One of the techniques that made the generic approach to data structures work in the first place was taking care to have all operations such as comparisons located in the module that defined the ADT. This works fairly well in the case of lists, where not much comparison work needs to be done. However, the very warp and woof of inserting and deleting in some structures is ties up with the making of comparisons. In the case of binary trees, B-trees, and heaps, this was accomplished by importing a compare procedure from the module defining the ADT. However, if truly generic software is required, this will not quite do.
It will also not quite do if the generic routine being considered is a sort. Suppose one wanted to write a sort routine that could sort any kind of data. It has already been shown that the only two routines that need to know about the data type are Swap and Compare. As shown in section 8.4.3, Swap can be made absolutely generic, because all that is involved is moving around a specified number of memory locations, and this can be achieved without the procedure having to know anything about the type‹though at the usual cost that the Swap is not able to check for type. One simply writes:
PROCEDURE Swap (VAR a, b : ARRAY OF CHAR);
The question that remains is, can the comparison procedure be made generic in the same way, and then passed as a parameter to the module doing sorting. One might like to have:
TYPE CompareResults = (less, equal, greater); CompareProcs = PROCEDURE (ARRAY OF LOC, ARRAY OF LOC) : CompareResults;
and in the sorting module, a procedure like
PROCEDURE SetSortingProc (theProc : CompareProcs);
One might be tempted to suppose that one could then write such a procedure as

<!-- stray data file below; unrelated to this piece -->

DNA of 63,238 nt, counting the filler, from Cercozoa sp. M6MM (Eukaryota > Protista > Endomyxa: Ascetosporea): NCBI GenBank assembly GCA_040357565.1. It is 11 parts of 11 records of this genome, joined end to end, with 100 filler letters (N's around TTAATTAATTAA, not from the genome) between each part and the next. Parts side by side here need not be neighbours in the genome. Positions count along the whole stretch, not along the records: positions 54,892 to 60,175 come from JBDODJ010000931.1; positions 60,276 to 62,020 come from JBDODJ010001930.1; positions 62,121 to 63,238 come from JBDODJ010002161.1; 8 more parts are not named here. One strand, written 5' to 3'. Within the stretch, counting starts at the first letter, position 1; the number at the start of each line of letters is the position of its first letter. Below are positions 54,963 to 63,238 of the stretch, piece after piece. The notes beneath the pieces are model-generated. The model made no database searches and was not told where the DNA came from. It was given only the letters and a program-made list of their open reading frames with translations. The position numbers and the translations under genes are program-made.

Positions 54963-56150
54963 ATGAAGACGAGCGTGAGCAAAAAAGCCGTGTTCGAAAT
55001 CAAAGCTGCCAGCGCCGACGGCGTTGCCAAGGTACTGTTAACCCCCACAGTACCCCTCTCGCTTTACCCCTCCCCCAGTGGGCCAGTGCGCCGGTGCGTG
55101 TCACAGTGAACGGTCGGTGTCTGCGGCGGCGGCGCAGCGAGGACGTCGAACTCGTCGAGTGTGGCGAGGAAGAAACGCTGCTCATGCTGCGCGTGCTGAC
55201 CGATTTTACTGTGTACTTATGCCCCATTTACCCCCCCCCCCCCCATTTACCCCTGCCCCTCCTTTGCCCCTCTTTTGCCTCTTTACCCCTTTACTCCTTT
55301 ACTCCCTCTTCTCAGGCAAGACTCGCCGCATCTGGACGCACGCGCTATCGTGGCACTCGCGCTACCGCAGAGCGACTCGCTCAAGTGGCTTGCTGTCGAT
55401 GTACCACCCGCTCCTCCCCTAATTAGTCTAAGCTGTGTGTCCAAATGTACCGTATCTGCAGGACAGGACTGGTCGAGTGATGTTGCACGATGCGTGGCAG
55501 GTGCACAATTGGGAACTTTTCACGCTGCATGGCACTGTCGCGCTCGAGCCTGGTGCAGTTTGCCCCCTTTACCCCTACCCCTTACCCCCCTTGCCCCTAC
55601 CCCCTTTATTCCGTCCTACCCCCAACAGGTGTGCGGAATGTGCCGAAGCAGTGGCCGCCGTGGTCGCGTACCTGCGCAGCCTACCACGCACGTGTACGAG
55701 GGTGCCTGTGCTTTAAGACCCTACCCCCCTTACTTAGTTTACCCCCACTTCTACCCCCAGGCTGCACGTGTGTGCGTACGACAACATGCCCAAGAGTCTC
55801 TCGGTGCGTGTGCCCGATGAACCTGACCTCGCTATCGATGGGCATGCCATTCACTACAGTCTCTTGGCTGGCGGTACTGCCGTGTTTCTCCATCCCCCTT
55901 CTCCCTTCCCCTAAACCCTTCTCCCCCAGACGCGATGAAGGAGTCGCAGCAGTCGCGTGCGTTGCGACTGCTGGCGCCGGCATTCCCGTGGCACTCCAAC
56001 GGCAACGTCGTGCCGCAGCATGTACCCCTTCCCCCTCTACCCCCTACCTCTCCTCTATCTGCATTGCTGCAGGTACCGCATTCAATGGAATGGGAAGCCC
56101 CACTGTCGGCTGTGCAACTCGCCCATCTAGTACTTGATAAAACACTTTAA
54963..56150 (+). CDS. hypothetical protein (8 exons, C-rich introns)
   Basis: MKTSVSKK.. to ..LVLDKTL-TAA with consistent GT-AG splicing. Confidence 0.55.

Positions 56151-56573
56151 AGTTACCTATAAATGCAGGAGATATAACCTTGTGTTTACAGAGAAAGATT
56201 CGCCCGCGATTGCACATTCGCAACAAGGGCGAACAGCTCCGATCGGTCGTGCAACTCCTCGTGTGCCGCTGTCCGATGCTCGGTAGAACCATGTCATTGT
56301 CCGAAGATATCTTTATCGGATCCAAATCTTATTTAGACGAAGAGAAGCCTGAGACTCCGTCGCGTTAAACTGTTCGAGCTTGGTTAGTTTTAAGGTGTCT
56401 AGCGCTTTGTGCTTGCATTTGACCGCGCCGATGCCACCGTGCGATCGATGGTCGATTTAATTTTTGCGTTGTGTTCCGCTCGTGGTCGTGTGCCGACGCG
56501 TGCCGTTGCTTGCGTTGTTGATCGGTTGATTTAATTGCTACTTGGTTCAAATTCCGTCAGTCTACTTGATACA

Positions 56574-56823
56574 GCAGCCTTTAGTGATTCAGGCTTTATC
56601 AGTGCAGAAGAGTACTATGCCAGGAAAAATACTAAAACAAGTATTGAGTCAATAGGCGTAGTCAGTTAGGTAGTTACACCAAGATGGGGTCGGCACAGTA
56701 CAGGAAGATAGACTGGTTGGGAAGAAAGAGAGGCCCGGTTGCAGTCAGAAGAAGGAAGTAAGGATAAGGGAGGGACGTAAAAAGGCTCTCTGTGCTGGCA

PROCEDURE CompareCards (a, b : CARDINAL) : CompareResults;
and issue a call
Alas, an attempt to do this produces an error, because the parameters of a procedure assigned to a procedure variable must exactly match those in the type of the procedure variable, not just be assignment compatible as are CARDINAL and ARRAY OF LOC.
What to do? Suppose, instead of the above, one defined:
TYPE CompareProcs = PROCEDURE (ADDRESS, ADDRESS) : CompareResults;
PROCEDURE CompareCards (a, b : ADDRESS) : CompareResults; VAR first, second : POINTER TO CARDINAL; BEGIN first := a; second := b; IF first^ < second^ THEN RETURN less; ELSIF first^ > second^ THEN RETURN greater; ELSE RETURN equal; END; END CompareCards;
Now, a call to
would compile correctly, as the parameters would match as they are supposed to. Of course, the sort would itself have to be, say
PROCEDURE HeapSort (VAR source: ARRAY OF ADDRESS; lBound, uBound : CARDINAL);
Here is a small definition module that summarizes the definitions needed thus far. It includes a procedure type for printing data and two sort definitions. Others could be added.
DEFINITION MODULE pSorting; (* by R. Sutcliffe to demonstrate sorting using only addresses *) FROM SYSTEM IMPORT ADDRESS; (* The sorting procedures in this module take parameters that are arrays of pointers to the data. These in turn must be already initialized to point to the actual data. *) TYPE printProc = PROCEDURE (ARRAY OF ADDRESS, (* the array to print *) CARDINAL, CARDINAL, (* starting and ending indices *) CARDINAL (* field width information *)); compareResults = (less, equal, greater); compareProc = PROCEDURE (ADDRESS, ADDRESS) : compareResults; (* procedures of this type take two addresses of items to compare, not the data itself. *) PROCEDURE ShellSort (VAR source: ARRAY OF ADDRESS; lBound, uBound : CARDINAL); PROCEDURE QuickSort (VAR source: ARRAY OF ADDRESS; lBound, uBound : CARDINAL); PROCEDURE SetCompareProc (theProc : compareProc); (* must be set by caller *) END pSorting.
In principle this kind of definition suffices to develop generic sorting routines. The same objections to this kind of genericity are present as for those of the generic list routines discussed above. There is no longer any type checking whatsoever. If the programmer is happy with that loss, such routines may suffice. If all that is available is standard Modula-2, such routines must suffice. However, there is at least one other way of approaching the question of writing generic routines and data structures, and it will be presented in Chapter 16 in a discussion of Standard Generic Modula-2.